Oct 2012

International relations - SA a strong brick in building up Africa

Albert Pule

Photo caption: Members of BRICS the Prime Minister of India Mr Singh, President of Russia Mr Medvedev, President of China Jiantao, Brazilian President Rouseff and President Jacob Zuma.

South Africa has made positive strides since joining BRICS, says Minister of International Relations and Cooperation Maite Nkoana-Mashabane.
“When South Africa joined BRICS in 2010, it was once again an affirmation of what this country has achieved in creating a better Africa in a better world. South Africa’s BRICS membership is a strong brick for building Africa’s growth and its regeneration.”
Already, the benefits of South Africa’s membership are showing signs of Africa’s rise as the next growth pole, Minister Nkoana-Mashabane told the New Age business breakfast in Sandton recently.
BRICS is the acronym for a group of emerging economies consisting of Brazil, Russia, India, China and South Africa. The BRICS member countries are distinguished by their large, fast-growing economies, and with the exception of Russia, they are developing or newly industrialised countries. Set to host the fifth BRICS Summit in early 2013, South Africa is considered a valuable member of the group.

Forming partnerships with other countries in the south remains important, but the relationship with BRICS countries is expected to play a more significant role moving forward. “Our BRICS partners have an important role to play in this regard. We have to take them on board, work with them in order to realise the measurable benefits of this partnership,” she added.
In recent years the BRICS countries have emerged as a powerful formation with 43 per cent of the global population. Their combined nominal gross domestic product (GDP) is estimated at US$13,7 trillion (R113.47 trillion) and between 20 per cent and 25 per cent of global GDP, as well as combined foreign reserves estimated at US$4 trillion (R33 trillion).
BRICS countries accounted for approximately 11 per cent of global annual foreign direct investment (FDI) flows in 2012 (US$465 billion) (R383.443 billion) and 17 per cent of world trade.
South Africa’s membership of the body has expanded BRICS’ geographic and intercontinental reach, including its global representivity and inclusivity. South Africa itself has a population of 50 million and an economy worth approximately US$527 billion (R434.342 billion).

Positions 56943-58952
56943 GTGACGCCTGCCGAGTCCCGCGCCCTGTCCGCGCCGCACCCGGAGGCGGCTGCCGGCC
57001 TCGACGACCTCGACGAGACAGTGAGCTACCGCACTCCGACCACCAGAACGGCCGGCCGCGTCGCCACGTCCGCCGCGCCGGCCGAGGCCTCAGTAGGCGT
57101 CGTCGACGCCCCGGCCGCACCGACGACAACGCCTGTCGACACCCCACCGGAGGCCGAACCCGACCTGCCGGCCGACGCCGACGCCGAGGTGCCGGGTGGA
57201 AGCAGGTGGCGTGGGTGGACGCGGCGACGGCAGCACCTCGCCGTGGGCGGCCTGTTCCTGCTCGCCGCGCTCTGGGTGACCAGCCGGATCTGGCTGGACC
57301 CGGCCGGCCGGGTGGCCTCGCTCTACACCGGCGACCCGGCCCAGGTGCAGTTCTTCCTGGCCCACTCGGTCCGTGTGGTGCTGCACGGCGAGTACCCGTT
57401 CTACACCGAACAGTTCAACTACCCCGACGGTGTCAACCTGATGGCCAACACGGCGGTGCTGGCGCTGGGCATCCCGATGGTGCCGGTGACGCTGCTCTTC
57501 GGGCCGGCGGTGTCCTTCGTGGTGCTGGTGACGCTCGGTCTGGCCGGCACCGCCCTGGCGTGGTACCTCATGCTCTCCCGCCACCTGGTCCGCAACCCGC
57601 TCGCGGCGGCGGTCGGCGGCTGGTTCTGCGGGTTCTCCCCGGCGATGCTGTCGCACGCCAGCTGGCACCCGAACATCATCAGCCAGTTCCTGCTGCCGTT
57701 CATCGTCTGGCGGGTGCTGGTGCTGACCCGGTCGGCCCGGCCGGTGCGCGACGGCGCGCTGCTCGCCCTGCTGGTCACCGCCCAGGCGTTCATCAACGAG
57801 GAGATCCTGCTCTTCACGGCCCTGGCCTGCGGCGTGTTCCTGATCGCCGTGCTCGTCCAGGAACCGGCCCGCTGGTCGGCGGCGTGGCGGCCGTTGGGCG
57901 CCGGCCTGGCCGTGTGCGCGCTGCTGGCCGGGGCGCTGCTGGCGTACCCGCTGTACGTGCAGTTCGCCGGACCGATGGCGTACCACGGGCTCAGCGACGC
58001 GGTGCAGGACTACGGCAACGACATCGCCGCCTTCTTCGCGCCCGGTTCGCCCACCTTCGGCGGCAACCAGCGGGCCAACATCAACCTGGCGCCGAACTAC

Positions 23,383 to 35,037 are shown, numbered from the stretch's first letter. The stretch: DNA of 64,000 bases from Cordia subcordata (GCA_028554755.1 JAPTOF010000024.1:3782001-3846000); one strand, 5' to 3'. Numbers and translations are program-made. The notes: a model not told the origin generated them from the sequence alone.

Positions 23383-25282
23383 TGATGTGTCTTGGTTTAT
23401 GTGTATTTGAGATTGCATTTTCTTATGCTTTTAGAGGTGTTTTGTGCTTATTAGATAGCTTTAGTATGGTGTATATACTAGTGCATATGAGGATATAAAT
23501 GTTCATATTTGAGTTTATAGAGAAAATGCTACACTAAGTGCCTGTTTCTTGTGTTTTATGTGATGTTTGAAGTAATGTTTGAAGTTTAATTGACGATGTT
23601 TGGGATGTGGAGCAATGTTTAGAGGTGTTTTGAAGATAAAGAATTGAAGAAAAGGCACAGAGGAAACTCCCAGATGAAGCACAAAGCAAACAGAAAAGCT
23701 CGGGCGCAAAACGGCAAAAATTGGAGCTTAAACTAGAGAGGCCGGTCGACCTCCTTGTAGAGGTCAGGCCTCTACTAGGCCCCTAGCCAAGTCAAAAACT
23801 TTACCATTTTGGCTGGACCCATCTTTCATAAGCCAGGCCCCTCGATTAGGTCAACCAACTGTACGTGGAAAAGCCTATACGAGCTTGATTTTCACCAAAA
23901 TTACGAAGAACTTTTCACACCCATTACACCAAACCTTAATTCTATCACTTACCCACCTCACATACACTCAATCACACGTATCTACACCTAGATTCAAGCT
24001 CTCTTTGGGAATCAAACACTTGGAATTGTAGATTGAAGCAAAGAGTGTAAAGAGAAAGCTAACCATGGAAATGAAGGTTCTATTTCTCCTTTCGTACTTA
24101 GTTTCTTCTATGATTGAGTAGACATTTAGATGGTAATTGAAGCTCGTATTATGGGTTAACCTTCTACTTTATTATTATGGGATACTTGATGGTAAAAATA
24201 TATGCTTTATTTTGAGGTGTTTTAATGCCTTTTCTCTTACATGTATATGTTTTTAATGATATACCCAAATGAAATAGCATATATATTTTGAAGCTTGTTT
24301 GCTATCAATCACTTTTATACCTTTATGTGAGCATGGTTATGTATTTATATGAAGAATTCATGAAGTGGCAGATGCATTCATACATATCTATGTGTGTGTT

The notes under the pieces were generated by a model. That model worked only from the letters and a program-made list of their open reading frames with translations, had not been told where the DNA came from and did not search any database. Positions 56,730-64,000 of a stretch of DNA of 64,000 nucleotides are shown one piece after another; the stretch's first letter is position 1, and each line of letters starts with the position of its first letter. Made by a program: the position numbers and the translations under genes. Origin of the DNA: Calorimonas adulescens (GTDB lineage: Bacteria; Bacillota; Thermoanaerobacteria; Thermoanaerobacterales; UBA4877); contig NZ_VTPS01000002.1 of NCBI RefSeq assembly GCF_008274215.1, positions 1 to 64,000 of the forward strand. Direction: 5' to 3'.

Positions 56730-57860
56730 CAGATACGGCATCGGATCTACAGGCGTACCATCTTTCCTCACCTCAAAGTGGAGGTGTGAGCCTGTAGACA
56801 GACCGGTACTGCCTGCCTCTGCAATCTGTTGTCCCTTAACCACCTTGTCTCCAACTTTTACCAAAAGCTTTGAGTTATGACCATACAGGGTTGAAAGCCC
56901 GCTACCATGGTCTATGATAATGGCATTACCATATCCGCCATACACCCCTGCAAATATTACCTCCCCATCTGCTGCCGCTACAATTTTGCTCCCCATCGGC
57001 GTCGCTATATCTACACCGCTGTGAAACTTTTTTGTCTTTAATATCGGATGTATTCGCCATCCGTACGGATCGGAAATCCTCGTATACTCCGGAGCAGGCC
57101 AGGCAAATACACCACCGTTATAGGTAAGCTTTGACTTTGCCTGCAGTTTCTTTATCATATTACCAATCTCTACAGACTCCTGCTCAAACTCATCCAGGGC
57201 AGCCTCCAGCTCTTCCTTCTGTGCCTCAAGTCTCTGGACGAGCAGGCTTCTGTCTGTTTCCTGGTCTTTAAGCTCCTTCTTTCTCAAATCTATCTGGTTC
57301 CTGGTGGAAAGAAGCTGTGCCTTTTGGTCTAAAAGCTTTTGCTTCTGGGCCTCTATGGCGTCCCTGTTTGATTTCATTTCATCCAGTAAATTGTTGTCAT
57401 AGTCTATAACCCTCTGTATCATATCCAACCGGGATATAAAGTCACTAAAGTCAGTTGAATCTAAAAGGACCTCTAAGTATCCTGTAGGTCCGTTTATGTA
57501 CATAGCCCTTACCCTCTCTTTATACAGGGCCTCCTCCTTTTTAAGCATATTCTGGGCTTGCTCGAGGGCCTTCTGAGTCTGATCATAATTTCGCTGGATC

The country’s per capita income level at purchasing power parity compares favourably with BRICS partners estimated at US$11 000 (R90 707) (after the Russian Federation at US$16 700 (R137 726) and Brazil at US$11 845 (R97 686).
“The comparative advantage within BRICS pertains to our considerable non-energy in-situ mineral wealth. In a recent report com- missioned by the US-based Citigroup bank, South Africa was ranked as the world’s richest country in terms of its mineral reserves, worth an estimated $2,5 trillion (R20.7 trillion).,” the Minister explained.
South Africa is the world’s largest producer of platinum, chrome, vanadium and manganese, the third-largest gold miner and offers highly sophisticated mining-related professional services, contributing significantly to the BRICS resource pool.

Common vision
“South Africa and BRICS countries share a common vision. Like South Africa, our fellow BRICS nations are striving to enhance inclusive economic growth that will lead to an increase in the creation of decent and sustainable jobs, advance the fight against poverty and accelerate the economic transformation of our countries,” Minister Nkoana-Mashabane told the briefing.
“We also dream and work to realise a more equitable global political and economic system. This is the right platform for such growth prospects.”
South Africa’s export structure to BRICS member countries shows significant diversification and the negative trade balance has also narrowed over the last four years; from R57 billion in 2008 to R22, 8 billion in 2011.
“Our export trade with the BRIC partners has grown from 6,2 per cent in 2005, to 16,8 per cent in 2011, whereas its imports from the BRIC countries represented 13,6 per cent of total imports in 2005, and 20 per cent in 2011.
“The Minister of Trade and Industry, Dr Rob Davies, has emphasised that last year alone, trade between South Africa and BRICS countries grew by 29 per cent, which is considerable.”
The Minister said the booming trade relations between South Africa and its BRICS partners should also benefit other African countries. She gave an example of a Brazilian company partnering a South African company to assist in building a copper mine in Zambia in an agreement worth more than US$1,2 billion (R9 billion).

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